By Jim McCloskey
I’ve just returned from the 2016 International Pool|Spa|Patio Expo – a bit tired but, as usual, satisfied with the experience. As I had hoped, I enjoyed lots of conversations about future articles and an unusual number of chats about advertising and sponsorships. Also, the show took place in New Orleans, so I had a few too many fantastic meals and shared just the right number of great bottles of wine.
Other than a nagging sense that I need to shave off a few recently gained pounds, two big thoughts come to the surface when I think about my latest visit to the Crescent City:
[ ] Although I was marginally disappointed that the process of merging the National Swimming Pool Foundation and the Association of Pool & Spa Professionals isn’t quite so far along as I suggested it might be in my November 2 blog, I am nonetheless impressed by what I see as the emergence of a good organizational and philosophical infrastructure.
In that blog (click here), I reported that the avowed purpose of the gathering of industry leaders was communication about the NSPF/APSP unification process, followed by discussions of “opportunities for market growth and of ways to work together for individual prosperity and the common good.” As I mentioned to NSPF’s Tom Lachocki a couple days after the meeting, it’s important to put agenda item number one behind us so we can focus more steadily on agenda items two and three: They represent the real meat and potatoes that almost certainly prompted thoughts of unification in the first place; they are also issues the industry has had trouble addressing for all 31 of the years through which I’ve been an interested observer and an occasional activist.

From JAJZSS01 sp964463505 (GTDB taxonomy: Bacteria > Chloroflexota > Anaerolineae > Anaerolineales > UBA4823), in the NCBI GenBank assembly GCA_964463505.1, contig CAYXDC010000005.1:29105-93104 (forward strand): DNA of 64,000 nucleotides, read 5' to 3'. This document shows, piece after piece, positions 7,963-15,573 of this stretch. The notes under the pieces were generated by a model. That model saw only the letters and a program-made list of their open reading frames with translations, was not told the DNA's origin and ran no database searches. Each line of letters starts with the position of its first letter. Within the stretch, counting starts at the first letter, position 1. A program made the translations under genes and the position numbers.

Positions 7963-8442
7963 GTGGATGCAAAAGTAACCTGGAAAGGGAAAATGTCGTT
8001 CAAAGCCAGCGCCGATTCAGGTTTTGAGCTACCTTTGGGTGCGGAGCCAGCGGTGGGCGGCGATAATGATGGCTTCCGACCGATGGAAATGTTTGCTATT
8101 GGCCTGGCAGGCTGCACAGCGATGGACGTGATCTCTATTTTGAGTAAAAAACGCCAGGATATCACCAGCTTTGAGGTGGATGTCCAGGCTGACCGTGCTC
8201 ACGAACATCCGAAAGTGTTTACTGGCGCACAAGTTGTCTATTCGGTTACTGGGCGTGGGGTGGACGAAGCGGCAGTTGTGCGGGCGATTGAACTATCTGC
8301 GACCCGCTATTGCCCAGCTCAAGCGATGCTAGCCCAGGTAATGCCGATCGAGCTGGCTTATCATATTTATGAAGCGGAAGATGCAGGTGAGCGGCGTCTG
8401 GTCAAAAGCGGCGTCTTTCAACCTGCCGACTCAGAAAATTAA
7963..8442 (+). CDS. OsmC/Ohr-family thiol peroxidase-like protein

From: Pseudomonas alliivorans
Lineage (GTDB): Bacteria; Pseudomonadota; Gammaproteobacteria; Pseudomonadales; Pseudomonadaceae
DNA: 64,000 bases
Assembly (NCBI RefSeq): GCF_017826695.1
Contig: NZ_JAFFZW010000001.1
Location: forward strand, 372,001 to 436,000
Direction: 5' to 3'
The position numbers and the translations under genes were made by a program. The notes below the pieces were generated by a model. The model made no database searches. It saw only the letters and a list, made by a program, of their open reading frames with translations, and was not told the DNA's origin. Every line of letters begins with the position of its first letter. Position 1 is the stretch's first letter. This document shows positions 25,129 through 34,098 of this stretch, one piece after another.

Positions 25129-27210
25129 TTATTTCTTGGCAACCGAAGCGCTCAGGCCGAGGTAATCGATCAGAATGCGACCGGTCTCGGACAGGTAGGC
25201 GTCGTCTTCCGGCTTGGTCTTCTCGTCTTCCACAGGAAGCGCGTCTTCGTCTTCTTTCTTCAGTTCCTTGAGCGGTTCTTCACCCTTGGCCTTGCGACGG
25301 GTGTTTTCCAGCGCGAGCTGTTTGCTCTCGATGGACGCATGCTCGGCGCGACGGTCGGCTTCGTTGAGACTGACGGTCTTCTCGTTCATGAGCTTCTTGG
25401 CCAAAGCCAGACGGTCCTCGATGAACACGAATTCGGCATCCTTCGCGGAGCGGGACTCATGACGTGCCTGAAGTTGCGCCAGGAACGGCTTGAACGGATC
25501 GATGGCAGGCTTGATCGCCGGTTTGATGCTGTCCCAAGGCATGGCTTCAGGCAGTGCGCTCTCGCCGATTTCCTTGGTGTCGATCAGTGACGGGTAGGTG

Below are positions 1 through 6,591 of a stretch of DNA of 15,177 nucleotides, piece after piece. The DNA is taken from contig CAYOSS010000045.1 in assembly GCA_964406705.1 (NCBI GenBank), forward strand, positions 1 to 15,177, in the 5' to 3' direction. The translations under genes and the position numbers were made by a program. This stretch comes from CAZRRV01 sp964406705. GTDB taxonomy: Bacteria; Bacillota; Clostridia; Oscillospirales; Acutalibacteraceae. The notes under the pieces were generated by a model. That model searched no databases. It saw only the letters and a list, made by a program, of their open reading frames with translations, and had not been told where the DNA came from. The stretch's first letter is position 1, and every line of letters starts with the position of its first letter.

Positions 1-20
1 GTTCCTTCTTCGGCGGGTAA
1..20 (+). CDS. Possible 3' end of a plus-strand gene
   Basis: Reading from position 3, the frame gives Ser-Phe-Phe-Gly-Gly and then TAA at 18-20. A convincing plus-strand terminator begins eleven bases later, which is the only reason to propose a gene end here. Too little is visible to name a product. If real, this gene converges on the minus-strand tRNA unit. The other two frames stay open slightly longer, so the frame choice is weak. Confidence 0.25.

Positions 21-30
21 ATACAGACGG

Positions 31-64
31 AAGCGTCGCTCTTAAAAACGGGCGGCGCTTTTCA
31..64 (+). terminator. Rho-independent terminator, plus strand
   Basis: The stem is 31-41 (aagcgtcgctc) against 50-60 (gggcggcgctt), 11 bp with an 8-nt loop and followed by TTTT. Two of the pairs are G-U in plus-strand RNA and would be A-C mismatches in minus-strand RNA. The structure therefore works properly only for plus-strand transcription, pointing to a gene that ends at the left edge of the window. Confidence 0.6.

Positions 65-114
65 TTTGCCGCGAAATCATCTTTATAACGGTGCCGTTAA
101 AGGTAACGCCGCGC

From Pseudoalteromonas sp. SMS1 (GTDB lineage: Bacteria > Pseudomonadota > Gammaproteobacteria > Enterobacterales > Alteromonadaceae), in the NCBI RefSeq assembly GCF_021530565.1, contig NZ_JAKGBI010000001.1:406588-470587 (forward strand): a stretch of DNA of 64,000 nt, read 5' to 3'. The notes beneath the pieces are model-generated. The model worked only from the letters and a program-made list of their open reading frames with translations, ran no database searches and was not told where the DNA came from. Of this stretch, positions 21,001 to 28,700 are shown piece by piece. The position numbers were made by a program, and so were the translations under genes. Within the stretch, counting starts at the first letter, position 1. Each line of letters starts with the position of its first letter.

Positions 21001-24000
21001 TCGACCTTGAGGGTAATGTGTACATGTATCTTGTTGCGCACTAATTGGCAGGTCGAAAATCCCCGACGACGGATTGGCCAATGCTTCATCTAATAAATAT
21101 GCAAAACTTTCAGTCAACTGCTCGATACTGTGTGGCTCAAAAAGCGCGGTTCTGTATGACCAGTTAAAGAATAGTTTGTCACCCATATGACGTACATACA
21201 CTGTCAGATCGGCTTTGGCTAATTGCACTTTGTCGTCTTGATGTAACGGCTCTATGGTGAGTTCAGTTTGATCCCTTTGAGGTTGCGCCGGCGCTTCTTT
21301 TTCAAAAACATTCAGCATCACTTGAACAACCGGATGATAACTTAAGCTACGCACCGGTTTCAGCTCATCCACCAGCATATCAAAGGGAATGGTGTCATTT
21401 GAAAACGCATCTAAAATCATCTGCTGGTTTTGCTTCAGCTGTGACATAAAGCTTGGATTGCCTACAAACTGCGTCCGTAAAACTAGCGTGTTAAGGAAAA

I don’t know the current crop of folks at APSP the way I did the staff and directors of the old National Spa & Pool Institute in the early 1990s, but I remain confident that, like those I once knew so well, they’ll do what it takes to negotiate successfully and align themselves with NSPF – another cast of characters with which I am only glancingly familiar but who all seem earnest and sincere about making the new relationships work.
The main reason I want unification to move along sooner rather than later is that these organizations clearly need each other to build and manage the bridges required to focus the entire industry – pool and spa, commercial and residential, members and non-members, manufacturers, distributors, retailers, builders and service professionals – on issues that matter.
I continue to be impressed by the ongoing efforts I see: The information currently being gathered and processed is of real importance to the future of watershaping. My one hope is that the process finds momentum in the weeks ahead and really get moving!
[ ] I have been encouraged to declare this high level of optimism about the unification process because I’ve watched what’s been happening as NSPF has taken my comrades at Genesis under its organizational wing. I’ll confess that I was skeptical when I heard the news about their merger a year ago, but if what I saw at this year’s Expo is any indication, things are going quite well: Educational sessions in the convention center’s classrooms were well attended, while seminars and short courses on the show floor were generously populated and well received. All seems on a steady, upward course.
My concern has been that, with Brian Van Bower and Skip Phillips stepping into new roles as Ambassadors for the program they co-founded with David Tisherman in 1998, the continuity that has always marked the Genesis approach might somehow wander. I don’t get a sense that this is happening, and – no offense to Skip and Brian – I’ve actually come to like the thought of the torch being passed to a new generation of leaders.
I’m sensitive to what goes on with Genesis not only because WaterShapes and Genesis were started within a couple months of each other in 1998, but also because, from the beginning, we’ve shared core value systems and basic philosophies when it comes to watershape design, engineering and construction. I like that, and it motivates me to stay involved and help when and where I can.
As I see it, participation of this sort is my ticket to the future of WaterShapes.com. It makes me want APSP and NSPF to push past all of these transitions in the shortest possible time so we can all march together toward brighter horizons.
Maybe you should get involved, too.